Exponents and Radicals of Algebraic Expressions. (Continued)
Imagine we need to solve the following exercise:
NEVER raise a sum to a power. Whenever terms are adding our subtracting, you need to raise the entire expression to the indicated power. In other words, multiply it by itself the number of times indicated by the exponent.
We need to multiply the sum a+b by itself 2 times:
We begin multiplying with the a of the multiplier. Each term in the multiplier is multiplied by each term in the multiplicand. In other words, the a of the multiplier is multiplied by each term in the multiplicand (a+b):
Now, we multiply b by each term in the multiplicand (a+b):
Always keep alphabetical order. Similar terms are placed underneath each other. Remember that terms are similar when they have the same letter variables and the same exponents.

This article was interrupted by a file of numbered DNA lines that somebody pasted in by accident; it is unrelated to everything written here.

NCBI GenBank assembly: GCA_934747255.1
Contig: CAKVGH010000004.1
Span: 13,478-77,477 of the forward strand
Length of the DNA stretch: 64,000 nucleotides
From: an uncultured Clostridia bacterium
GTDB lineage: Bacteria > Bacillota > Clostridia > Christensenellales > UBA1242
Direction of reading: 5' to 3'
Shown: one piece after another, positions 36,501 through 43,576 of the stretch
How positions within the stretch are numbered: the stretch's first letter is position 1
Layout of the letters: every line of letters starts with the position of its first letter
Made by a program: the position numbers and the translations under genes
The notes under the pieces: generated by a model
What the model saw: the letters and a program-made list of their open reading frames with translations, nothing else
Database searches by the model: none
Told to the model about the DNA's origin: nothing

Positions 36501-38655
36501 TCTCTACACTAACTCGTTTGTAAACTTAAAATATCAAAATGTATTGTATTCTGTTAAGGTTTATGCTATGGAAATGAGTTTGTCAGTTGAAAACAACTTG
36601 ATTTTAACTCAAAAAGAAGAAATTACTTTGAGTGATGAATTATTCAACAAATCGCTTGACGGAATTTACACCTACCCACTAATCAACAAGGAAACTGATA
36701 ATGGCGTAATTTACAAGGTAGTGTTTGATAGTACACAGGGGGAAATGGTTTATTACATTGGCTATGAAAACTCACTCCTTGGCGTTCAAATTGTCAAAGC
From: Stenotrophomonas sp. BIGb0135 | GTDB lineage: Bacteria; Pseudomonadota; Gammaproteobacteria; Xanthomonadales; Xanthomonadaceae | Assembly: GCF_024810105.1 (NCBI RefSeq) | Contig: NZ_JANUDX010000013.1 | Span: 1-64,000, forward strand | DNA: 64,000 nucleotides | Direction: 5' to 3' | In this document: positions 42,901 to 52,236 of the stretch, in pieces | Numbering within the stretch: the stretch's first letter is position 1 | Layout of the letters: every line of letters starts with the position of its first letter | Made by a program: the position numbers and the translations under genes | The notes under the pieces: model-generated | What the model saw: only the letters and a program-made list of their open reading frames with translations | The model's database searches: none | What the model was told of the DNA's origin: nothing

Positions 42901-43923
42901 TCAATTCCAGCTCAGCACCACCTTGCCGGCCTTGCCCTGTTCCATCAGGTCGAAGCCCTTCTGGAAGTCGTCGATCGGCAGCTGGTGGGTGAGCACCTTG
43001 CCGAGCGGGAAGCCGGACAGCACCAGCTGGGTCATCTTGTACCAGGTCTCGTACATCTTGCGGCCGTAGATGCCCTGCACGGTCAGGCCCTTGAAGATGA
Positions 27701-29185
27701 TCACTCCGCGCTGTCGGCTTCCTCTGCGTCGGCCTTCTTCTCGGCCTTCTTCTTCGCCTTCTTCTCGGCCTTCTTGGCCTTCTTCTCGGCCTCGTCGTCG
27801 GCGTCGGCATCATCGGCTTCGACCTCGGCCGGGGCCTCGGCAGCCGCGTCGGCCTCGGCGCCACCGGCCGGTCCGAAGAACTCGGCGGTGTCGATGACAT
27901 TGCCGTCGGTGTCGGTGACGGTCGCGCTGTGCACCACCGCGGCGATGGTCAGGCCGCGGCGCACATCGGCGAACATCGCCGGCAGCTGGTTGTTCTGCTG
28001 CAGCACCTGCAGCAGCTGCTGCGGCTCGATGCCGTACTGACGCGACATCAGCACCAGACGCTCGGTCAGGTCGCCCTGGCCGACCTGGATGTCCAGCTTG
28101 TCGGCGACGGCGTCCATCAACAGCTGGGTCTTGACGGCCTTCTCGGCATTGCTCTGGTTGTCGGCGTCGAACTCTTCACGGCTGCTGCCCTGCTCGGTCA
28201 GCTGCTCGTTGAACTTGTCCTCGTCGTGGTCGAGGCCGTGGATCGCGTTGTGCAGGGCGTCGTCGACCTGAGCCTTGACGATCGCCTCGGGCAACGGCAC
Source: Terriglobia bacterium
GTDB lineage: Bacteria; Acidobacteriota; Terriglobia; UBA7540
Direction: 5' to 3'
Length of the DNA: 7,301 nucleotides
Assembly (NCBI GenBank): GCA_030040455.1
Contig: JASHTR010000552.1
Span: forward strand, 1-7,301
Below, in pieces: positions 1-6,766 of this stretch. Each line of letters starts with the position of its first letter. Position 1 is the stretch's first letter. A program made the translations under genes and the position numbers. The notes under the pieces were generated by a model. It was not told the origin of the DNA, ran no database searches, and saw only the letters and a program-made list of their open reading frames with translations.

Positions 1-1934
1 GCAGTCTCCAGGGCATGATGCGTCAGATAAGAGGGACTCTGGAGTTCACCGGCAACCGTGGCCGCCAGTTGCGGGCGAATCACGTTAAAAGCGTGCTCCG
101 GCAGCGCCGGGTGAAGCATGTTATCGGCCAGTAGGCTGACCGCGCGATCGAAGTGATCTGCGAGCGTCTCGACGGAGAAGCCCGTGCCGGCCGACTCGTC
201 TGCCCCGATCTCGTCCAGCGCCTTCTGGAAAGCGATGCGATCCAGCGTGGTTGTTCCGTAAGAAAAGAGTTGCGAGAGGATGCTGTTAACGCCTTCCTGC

It doesn't matter if the numerical part of each term is different.
Once we have finished multiplying, we make a line below and add the terms we have calculated:
To raise an algebraic expression to a power, you need to raise each factor to that power. To elevate a power to another, you need to multiply the exponents.
Both the numerical and literal parts are composed by factors.
To raise a power to another, we multiply the exponents.
CASE 2.- monomials with negative base:
When the base is negative, you need to notice the power to which we need to raise. If the exponent is even, the result will be positive; if the exponent is odd, the result will be negative:
To be able to solve these exercise, you need to know:
1st. These are the rules for multiplying and dividing with signs:
2nd. To multiply powers with the same base, we add the exponents.
3rd. To raise a power to another, we multiply the exponents.
10.48 Are equal?
They are equal because any power with a negative or positive base and an even exponent always gives a positive result.
Remember: When the number of negative signs is odd, the result is negative. When the number of negative signs is even, the result is positive.